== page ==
The median annual income for women included in the study, which looked at over 16,000 Stockholmers born in 1985, was 248,000 kronor ($26,600), compared to the figure of 341,000 for men.
That was despite the fact that 41 percent of the women had undergone at least three years of tertiary education, while the figure for men was just 27 percent.
“It's a problem in and of itself that men are lagging behind women in education. But regarding income, when women start to work, they don't receive any benefit from [having more education]. Women with upper secondary level education earn less than men without it, that's disheartening,” Per Bark, head of analysis at the county administrative board behind the study, told Dagens Nyheter, which was first to report on the results.
Bark said he was “quite surprised” at the size of the discrepancy.
The study was carried out between 2000 and 2016, and by the end of that period, 16,200 of the original 19,300 participants still lived in the Swedish capital.
Of those, women in the group earned an average of 90,000 kronor less each year than the men, even when other factors such as socio-economic background, sickness and other kinds of leave, and education were taken into account.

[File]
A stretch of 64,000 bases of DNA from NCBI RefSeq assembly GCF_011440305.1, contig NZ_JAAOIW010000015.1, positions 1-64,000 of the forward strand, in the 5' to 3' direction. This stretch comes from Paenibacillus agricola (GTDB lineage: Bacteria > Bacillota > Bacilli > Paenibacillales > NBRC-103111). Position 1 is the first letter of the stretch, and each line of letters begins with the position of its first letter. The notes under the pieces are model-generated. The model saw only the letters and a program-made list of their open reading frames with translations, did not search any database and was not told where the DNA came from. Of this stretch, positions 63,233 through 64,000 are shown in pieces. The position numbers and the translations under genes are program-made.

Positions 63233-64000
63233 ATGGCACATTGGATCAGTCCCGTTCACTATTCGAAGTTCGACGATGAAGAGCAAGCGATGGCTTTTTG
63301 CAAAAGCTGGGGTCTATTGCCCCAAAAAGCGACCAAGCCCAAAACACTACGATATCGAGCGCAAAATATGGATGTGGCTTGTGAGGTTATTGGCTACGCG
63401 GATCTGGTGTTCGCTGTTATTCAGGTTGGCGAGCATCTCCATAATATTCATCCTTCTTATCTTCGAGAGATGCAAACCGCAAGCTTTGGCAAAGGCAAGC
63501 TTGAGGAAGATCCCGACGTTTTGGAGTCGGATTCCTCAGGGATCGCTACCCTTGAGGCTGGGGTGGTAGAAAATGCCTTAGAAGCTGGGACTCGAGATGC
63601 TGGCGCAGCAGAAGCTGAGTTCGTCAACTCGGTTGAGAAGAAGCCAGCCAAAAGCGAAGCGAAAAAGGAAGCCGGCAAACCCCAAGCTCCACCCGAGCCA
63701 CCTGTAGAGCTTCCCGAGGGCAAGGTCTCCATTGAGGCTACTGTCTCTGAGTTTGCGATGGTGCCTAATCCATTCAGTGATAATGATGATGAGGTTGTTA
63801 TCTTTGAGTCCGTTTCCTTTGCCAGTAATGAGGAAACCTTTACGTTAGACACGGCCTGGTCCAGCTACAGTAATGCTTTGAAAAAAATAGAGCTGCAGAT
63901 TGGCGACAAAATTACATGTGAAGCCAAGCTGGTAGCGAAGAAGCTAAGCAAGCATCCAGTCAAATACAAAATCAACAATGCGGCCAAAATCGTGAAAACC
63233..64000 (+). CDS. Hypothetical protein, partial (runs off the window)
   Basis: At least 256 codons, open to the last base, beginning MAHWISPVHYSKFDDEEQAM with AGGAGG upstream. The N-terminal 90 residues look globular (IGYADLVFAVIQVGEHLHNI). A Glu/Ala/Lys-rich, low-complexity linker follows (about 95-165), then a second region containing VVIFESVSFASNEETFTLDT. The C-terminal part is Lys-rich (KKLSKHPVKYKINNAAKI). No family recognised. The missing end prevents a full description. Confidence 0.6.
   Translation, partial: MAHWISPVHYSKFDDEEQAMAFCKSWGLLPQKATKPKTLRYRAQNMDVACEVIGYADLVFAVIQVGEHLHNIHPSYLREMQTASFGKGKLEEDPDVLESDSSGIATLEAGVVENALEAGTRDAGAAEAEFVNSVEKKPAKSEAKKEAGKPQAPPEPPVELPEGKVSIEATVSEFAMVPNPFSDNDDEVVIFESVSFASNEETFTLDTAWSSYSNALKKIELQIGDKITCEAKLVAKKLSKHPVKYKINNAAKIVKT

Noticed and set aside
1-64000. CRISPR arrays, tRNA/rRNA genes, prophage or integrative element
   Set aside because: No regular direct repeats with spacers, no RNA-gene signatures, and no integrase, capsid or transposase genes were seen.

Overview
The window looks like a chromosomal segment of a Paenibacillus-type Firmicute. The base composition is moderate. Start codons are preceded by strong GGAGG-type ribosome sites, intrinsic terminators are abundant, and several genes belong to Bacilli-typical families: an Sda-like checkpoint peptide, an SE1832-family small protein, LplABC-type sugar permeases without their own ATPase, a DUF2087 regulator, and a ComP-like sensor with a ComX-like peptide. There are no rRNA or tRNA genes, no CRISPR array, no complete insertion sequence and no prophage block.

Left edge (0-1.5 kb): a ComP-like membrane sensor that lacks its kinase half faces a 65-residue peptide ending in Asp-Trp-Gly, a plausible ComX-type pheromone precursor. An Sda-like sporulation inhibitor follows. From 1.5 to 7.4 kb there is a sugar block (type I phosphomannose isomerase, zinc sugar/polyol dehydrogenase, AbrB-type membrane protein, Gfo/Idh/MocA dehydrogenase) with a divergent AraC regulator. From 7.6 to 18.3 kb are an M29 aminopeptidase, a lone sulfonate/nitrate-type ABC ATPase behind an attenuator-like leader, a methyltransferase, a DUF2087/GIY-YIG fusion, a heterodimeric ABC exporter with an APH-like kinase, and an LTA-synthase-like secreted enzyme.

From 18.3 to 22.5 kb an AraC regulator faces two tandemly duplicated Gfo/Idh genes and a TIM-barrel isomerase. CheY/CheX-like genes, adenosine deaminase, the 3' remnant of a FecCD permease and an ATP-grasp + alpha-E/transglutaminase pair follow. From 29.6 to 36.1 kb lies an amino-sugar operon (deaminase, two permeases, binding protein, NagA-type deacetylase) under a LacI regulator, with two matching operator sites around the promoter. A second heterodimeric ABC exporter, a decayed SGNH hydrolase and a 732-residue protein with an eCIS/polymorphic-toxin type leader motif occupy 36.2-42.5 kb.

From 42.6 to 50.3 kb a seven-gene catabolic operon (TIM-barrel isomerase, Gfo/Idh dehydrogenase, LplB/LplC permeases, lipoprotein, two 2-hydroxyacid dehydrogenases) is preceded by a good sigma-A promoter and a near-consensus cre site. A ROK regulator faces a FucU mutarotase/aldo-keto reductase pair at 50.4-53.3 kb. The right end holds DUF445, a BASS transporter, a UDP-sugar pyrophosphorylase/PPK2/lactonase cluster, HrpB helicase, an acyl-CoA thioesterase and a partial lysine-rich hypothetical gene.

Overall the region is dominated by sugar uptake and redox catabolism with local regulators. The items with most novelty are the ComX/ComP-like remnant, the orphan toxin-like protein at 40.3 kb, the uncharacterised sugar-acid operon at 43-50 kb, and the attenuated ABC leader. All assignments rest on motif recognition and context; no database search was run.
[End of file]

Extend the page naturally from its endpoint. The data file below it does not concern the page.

Women without upper secondary education typically earned the lowest salaries, with a median annual income of 109,000 kronor, while men without upper secondary education earned 271,000 kronor.
This was not only more than double the income of women with equivalent education, but also more than women with at least three years of tertiary education.
Gender wasn't the only factor that seemed linked to stark income differences. The study also looked at the difference between Stockholmers born in Sweden or abroad, which neighbourhood they lived in, whether they had disabilities, and education level. Stockholmers who were born overseas, had foreign-born parents, or came from a socio-economically disadvantaged background, were less likely to have upper secondary education, which was linked to earning a lower salary at the age of 31.
However, parental level of education seemed to be a more important factor than whether someone was born in Sweden or abroad, when it came to predicting whether they would complete upper secondary education.
Bark suggested that investments in education could be a way of evening out these inequalities. “If we can succeed with education and entry to the job market, that means big achievements over time,” the analyst said.